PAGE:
July 2021
Multifamily Rent Growth and Occupancy at Historic Levels

As we discussed last quarter, the housing market continues to gain unprecedented momentum. Multifamily asking rents increased by 6.3% on a year-over-year comparison, according to Yardi. This is the largest year-over-year increase nationally since the firm started collecting the data. Class A, Class B, and Class C properties all achieved occupancy above 96% for the first time since 2000.
Rents grew $23 in June alone to a record setting $1,482 per month average. For the first time since 2011, Lifestyle (renters by choice) rents grew at a faster pace than those who rent by necessity. This is also despite a robust supply of new units coming to market. Single family rents grew at an even faster pace of 11% YoY. The number of occupied apartments in the nation’s 150 largest metros climbed by 219,909 units, according to analytics firm Real Page. This compares to the meager 33,000 unit increase at the end of Q2 2020, given than many households were locked down during that period, and illustrates how drastically the market has improved.
Population migration to the Southwest and Southeast continues and helped to fuel some astonishing rental increases. Phoenix led the nation with 17% rent growth followed by the Inland Empire and Tampa (both at 15.1%), Las Vegas (14.6%), and Atlanta (13.3%). Phoenix leads the nation for population growth as people continue to move from California and other higher cost cities around the country. The for sale housing market in Phoenix is equally strong, with prices up 22% YoY. Overall rents in Phoenix have increased by over $200 in the last year.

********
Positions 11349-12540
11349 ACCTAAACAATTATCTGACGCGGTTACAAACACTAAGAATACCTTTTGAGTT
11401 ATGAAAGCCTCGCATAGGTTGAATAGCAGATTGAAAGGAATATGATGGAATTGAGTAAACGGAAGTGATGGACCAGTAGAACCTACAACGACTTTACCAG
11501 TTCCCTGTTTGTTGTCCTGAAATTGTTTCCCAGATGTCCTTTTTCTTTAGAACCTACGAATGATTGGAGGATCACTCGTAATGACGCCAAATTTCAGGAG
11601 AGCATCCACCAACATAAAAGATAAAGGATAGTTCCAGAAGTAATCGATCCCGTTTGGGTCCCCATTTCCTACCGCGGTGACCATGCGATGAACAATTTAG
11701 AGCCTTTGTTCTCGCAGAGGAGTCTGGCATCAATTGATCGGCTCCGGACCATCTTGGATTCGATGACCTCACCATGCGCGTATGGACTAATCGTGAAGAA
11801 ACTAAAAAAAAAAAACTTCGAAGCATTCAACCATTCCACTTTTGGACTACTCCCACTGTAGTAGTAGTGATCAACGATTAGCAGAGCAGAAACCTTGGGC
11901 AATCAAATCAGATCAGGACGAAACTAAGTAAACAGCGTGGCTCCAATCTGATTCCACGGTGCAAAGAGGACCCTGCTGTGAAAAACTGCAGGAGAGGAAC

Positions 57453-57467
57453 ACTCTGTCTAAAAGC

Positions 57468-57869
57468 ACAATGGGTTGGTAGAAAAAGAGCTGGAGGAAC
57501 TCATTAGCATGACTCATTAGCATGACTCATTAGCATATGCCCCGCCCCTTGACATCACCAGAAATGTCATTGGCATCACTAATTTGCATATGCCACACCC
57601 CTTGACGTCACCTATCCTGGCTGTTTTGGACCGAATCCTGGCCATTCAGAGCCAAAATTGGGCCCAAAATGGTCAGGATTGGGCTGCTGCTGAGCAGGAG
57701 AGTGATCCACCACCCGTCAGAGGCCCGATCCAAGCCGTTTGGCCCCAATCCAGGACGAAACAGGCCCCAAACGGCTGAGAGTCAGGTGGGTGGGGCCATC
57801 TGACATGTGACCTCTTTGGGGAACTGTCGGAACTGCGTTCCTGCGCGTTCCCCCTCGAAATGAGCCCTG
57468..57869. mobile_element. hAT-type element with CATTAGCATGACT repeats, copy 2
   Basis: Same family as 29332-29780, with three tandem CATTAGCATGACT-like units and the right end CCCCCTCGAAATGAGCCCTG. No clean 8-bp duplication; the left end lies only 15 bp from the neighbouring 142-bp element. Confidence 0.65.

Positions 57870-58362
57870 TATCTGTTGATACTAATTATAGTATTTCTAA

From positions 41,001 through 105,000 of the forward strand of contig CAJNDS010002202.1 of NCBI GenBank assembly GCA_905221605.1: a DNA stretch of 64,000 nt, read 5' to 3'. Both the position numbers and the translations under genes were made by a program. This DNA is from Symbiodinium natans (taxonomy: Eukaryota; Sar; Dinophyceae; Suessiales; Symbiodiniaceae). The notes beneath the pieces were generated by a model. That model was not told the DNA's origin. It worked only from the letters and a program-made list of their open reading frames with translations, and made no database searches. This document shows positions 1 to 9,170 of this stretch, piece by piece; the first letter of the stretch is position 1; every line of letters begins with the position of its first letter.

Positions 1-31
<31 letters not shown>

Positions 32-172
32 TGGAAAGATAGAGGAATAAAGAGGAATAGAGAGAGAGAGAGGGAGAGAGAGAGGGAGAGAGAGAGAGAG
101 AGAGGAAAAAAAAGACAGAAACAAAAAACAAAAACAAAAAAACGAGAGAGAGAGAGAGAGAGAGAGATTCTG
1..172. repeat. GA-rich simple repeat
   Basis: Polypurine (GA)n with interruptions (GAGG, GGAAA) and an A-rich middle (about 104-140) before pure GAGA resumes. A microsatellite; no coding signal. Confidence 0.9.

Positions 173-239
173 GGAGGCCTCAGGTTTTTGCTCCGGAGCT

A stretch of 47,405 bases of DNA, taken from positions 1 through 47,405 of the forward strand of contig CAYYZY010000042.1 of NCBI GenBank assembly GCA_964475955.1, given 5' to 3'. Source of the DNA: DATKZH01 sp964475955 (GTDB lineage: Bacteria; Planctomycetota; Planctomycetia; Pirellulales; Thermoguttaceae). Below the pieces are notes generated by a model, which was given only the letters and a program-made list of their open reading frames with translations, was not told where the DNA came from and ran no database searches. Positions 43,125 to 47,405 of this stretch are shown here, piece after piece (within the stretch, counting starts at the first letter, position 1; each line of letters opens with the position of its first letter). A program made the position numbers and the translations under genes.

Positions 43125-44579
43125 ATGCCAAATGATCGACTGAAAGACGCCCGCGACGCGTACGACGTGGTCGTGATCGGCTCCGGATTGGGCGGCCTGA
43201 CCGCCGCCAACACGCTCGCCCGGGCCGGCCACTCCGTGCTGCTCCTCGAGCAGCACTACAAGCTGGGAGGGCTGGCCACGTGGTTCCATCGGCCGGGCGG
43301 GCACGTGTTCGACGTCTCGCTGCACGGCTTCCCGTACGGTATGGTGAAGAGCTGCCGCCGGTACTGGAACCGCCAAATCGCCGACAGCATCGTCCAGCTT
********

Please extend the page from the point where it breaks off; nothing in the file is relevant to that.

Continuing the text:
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Housing starts increase, but builders still lack supplies

Completions down as material constraints continue

Single‐family housing starts in June were at a rate of 1,160,000, up from 1,091,000 in May. Single‐family housing completions, however, were at a rate of 902,000 — down from May’s revised rate of 961,000.

It’s the third-highest number of housing starts builders have broken ground on in one month since May of 2006, a sign of strong buyer demand. But the decrease in permits is also a signal that difficulties persist, said Matthew Speakman, Zillow economist.

“Construction activity could be even higher given a bit more long-term certainty and an easing of critical supply chain volatility,” Speakman said. “While lumber prices have fallen back to earth after the prolonged surge that began last spring, disruptions are now pushing up prices of other key building materials — including steel, concrete, and lighting, and making other important supplies very difficult to come by.”

Multifamily Industry Sees Surge of Liquidity

Experts say it’s an attractive environment for both lenders and borrowers.